And here's a case before the Supreme Court that most people haven't heard of (I hadn't) and it will affect all of us. The case will decide if you have the right to sell that used item (book, car, clothes, etc) if it was either made in a foreign country, or had parts made in a foreign country. Think companies wouldn't use this as an excuse for stopping secondary sales and a motivation to ship manufacturing overseas because they want to micromanage your experience and use of their products? Have we ever discussed DVD country codes before this? (Pointed to by Dan)

Christine Granville, the spy whom Winston Churchill loved. Also, she was the template for Ian Fleming's Bond Girl, Vesper Lynd and lived a life of adventure, as long as WWII was going on. Fiction has a hard time keeping up with her real life. (Grokked from Jay Lake)

This reminds me about the guys wondering how Facebook and Instagram made their money. Now there's a place where you can find out just how much you're worth and who is selling what to whom. (Pointed to by John)

Oh Holy Crap. "This (Bible) passage does not give parents blanket authority to kill their children. They must follow the proper procedure in order to have the death penalty executed against their children." Why people don't stare at these idiots in open mouthed astonishment is beyond me. Okay, well, to be fair he does say that just the threat of the death penalty would be enough to bring those rebellious kids back in line. You know, after you kill a few of them. Is this some fringe wacko? Why of course not, it's Republican legislator Charlie Fuqua from Arkansas. Admittedly a state level politician, but still. Tell me again how distributive economics, legalization of pot, and increased social spending match up in wackiness to that. (Grokked from Sam Sykes)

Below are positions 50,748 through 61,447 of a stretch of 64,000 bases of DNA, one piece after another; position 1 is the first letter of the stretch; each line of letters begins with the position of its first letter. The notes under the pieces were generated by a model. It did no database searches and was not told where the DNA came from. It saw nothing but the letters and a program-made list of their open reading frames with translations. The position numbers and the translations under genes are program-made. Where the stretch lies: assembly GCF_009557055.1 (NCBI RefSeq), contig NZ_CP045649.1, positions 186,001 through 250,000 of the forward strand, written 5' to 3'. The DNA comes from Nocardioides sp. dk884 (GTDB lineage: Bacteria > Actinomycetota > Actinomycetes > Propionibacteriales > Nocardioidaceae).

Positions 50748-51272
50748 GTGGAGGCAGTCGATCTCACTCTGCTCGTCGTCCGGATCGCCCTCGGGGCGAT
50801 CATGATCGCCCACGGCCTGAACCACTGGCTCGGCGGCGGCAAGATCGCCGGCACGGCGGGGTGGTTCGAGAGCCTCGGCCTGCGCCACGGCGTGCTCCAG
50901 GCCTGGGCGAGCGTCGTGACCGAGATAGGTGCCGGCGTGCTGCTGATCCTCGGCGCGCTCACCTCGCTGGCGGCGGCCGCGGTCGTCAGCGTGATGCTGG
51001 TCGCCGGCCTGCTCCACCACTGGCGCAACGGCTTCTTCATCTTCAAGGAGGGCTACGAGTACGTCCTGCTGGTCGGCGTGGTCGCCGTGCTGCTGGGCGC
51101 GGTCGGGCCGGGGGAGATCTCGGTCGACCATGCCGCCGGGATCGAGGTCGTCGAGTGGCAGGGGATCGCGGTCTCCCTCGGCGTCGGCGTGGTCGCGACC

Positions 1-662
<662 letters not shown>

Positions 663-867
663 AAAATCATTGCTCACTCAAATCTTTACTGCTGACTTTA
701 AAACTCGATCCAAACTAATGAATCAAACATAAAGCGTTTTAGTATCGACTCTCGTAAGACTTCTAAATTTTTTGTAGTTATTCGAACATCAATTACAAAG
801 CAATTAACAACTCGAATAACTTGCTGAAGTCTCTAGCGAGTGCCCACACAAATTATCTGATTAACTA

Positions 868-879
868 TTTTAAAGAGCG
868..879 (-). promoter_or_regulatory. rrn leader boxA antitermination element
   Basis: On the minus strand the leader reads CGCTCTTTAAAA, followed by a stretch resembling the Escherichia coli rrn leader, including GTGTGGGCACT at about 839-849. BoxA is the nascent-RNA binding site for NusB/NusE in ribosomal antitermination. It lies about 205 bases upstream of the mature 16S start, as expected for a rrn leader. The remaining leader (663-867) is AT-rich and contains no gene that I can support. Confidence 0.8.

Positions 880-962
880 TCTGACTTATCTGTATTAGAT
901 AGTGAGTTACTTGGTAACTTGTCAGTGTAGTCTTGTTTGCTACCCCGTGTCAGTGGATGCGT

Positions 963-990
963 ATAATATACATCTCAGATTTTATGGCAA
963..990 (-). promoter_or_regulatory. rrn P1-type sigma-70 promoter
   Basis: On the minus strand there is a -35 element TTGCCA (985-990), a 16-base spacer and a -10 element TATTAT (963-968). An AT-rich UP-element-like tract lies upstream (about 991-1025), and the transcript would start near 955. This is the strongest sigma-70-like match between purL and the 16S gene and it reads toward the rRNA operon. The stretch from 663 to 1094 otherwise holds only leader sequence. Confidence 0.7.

When will conservatives learn there's this thing called the internet and Google. And when you try to pass off faked, mislabeled, or distorted and badly edited videos mixing several tapes claiming it was all one event, well then the internet is gonna drop a bomb on you, baby. In this case some conservatives, upset at Romney's dwindling poll numbers (pre-debate) decided to call al the media liars and said Romney's support was swelling. And to prove the point, the grabbed at photo of a 2008 Obama rally and tried to pass it off as a 2012 Romney event. Silly conservatives. (Grokked from the Slactivist)

I've been wondering about this for a while. Here's a handy chart on the BLM's numbers over the past year including the revisions. As you can see, for most the time the revisions were in the positive direction. That is, more jobs were created than what were first reported. Why are there revisions? Because the economy is very big and it's impossible to fully crunch all the numbers in time to issue the report.

Tweet of my heart: @Stonekettle: RT @HuffPostWeird: Why are lightning deaths declining? << I think it's because people are more grounded nowadays.

Double dip: @historyweird: 1632: Two finger bones of St Fiacre (d.670) are transported to Cardinal Richelieu and "laid upon" his painful hemorrhoids, but to no avail.

Alligator Quotient: They're all off site for another day.